of Hospital



19, 283-296


to the Editor





us of the ever-present threat posed by Finkelstein et al.’ remind Pseudomonas aeruginosa in hospitalized patients, with an interesting report of endocarditis, one of the rare complications of infection due to this organism. However, I think two of the statements in their final paragraph need clarifying. They state that valve replacement was required because of severe valve damage, not for control of infection, and that the finding of sterile vegetations suggests that medical treatment alone may occasionally be curative. In my experience valve replacement in endocarditis is quite commonly required, usually for haemodynamic reasons, and the removed valves are almost always bacteriologically sterile. The difficulty is often to persuade clinical colleagues that surgery is required, rather than altering doses or choices of antibiotics. Antibiotics are highly effective in sterilizing vegetations, unless these have progressed to abscess formation. They are completely ineffective in repairing structural damage to the valves. M. Sheppard

Department of Microbiology, Mayday University Hospital, Thornton Heath, Surrey CR7 7YE References

1. Finkelstein endocarditis.

R, Boulus M, Markievitcz M. Hospital-acquired J Hasp Infect 1991; 18: 161-163.



Sir, Theatre


and operating





The conclusions drawn from the results of the recent paper of Humphreys et al. in the Journal (17: 117-123), are not substantiated by the authors’ data. No mention is made of the number of visitors to the theatre compared Ol95-6701/91~120283+14





to the Editor

with the number of full-time regular staff. The assumption was made that the shoes of the regular staff would make no contribution to bacterial floor counts. No mention is made as to when staff footwear was cleaned in relation to when the floors were cleaned; this footwear must be cleaned at the same time or else cross-contamination from footwear to floors, or vice versa, will occur. It must be assumed that the regular staff would change into theatre shoes at the notational line where the overshoes are donned by the visitors. The fact that the floor counts were the same on either side of the notational line only indicates that the floor is equally contaminated on either side. This suggests that the change to theatre shoes or plastic overshoes is ineffective in keeping the floors inside the theatre any cleaner than outside the theatre. The floor counts at the first time of sampling, 7-8 a.m., were at their highest suggesting that the floors were either not effectively cleaned at midnight or became contaminated quickly in the morning. At what time in the morning were the theatres first occupied? There was no indication of the counts before operating began. How effective is the cleaning in reducing the floor bacterial counts? It was interesting to see that Clostridium perfringens was not isolated. As this organism is often found in soil, both as a sporing and a vegetative organism, it is a good indicator of soil presence. The organism will only survive in a spore form on the floor. Its absence suggests that the theatre floors were not being contaminated with soil. Consequently, the theatre must be either not on the ground floor, the soil must be dropped from the shoes of staff going to the theatre before they get there, or the overshoes are effective. I suspect the former, as no C. perfringens were found on the floor before the notational change area. The sampling procedure was limited and yet the counts were high for clean theatre floors. The figures given were difficult to interpret, being stated as ‘total theatre floor bacterial colony counts’. I assumed the counts were total bacterial counts per plate. It was not surprising that the presence of Staphylococcus aureus was not influenced by the wearing or non-wearing of overshoes. The source of S. aureus will most likely be people in the theatre, not the floor, and its presence on the floor will be by deposition from above the floor. The comparison between the lack of need for overshoes in theatre and the lack of need for them in the Intensive Care Unit (ICU) is inappropriate, as operations are not performed in ICU and the degree of cleanliness is not as paramount. The figures quoted in the article really only support a title of ‘Theatre overshoes worn by theatre visitors do not cause any detectable change in theatre floor counts’. A. Perceval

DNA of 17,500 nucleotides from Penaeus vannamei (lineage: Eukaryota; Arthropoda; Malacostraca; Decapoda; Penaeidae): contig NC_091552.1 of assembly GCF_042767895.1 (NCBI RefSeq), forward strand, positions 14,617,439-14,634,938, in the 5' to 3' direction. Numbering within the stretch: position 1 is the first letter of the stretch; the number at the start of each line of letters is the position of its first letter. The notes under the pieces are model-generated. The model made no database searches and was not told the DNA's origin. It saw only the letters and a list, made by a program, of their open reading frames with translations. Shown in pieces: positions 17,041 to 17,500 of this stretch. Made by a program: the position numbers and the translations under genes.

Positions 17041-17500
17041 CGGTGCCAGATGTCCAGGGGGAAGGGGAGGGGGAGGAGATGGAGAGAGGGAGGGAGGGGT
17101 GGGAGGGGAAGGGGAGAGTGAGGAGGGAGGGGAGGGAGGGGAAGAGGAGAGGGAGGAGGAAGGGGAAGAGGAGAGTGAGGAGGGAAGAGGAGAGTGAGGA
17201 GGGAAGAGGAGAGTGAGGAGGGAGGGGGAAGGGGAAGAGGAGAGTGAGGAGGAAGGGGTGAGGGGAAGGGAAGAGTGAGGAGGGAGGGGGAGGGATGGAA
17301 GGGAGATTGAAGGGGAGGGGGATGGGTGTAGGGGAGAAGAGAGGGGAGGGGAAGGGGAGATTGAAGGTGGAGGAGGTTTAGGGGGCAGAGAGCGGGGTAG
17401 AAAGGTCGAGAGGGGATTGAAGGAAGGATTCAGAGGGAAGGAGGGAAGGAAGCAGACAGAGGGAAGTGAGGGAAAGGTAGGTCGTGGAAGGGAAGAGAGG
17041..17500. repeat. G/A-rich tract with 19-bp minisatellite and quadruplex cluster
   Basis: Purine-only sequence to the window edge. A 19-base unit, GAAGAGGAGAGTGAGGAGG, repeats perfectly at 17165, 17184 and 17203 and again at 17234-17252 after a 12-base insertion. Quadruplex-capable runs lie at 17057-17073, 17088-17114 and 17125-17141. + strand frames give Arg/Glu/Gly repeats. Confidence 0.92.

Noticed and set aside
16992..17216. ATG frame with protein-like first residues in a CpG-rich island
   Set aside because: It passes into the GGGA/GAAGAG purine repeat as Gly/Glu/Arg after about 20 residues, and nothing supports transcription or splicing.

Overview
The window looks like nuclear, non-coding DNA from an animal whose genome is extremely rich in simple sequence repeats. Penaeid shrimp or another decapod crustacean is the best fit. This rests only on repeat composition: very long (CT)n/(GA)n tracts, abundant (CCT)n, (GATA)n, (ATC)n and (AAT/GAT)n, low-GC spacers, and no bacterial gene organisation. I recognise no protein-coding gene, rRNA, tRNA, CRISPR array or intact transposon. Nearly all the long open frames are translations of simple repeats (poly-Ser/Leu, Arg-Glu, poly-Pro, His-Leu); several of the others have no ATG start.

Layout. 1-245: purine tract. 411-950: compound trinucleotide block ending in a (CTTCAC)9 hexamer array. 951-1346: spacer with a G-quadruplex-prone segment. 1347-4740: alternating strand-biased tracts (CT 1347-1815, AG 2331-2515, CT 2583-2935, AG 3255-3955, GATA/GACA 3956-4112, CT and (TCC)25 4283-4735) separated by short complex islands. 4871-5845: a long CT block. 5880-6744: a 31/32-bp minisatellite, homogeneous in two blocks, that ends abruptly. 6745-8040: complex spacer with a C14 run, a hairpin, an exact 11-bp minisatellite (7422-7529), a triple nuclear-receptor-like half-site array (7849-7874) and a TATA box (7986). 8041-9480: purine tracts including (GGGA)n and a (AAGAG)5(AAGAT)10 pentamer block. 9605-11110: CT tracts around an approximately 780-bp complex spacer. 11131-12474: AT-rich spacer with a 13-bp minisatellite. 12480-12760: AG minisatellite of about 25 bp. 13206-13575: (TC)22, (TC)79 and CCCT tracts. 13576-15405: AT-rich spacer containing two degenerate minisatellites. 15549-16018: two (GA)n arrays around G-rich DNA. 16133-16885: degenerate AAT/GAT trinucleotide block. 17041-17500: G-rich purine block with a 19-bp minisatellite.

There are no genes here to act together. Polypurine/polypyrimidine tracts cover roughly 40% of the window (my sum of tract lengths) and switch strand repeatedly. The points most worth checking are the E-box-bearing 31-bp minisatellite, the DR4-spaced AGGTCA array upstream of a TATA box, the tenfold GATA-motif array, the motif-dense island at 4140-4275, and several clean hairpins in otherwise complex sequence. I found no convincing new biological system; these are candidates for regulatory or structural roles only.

Department, and Infectious Disease Unit, Alfred Hospital, Prahran, Victoria 3181, Australia

Theatre overshoes and operating theatre floor bacterial counts.

Journal of Hospital Infection (1991) 19, 283-296 Letters to the Editor Sir, Pseudomonas aeruginosa endocarditis us of the ever-present thre...
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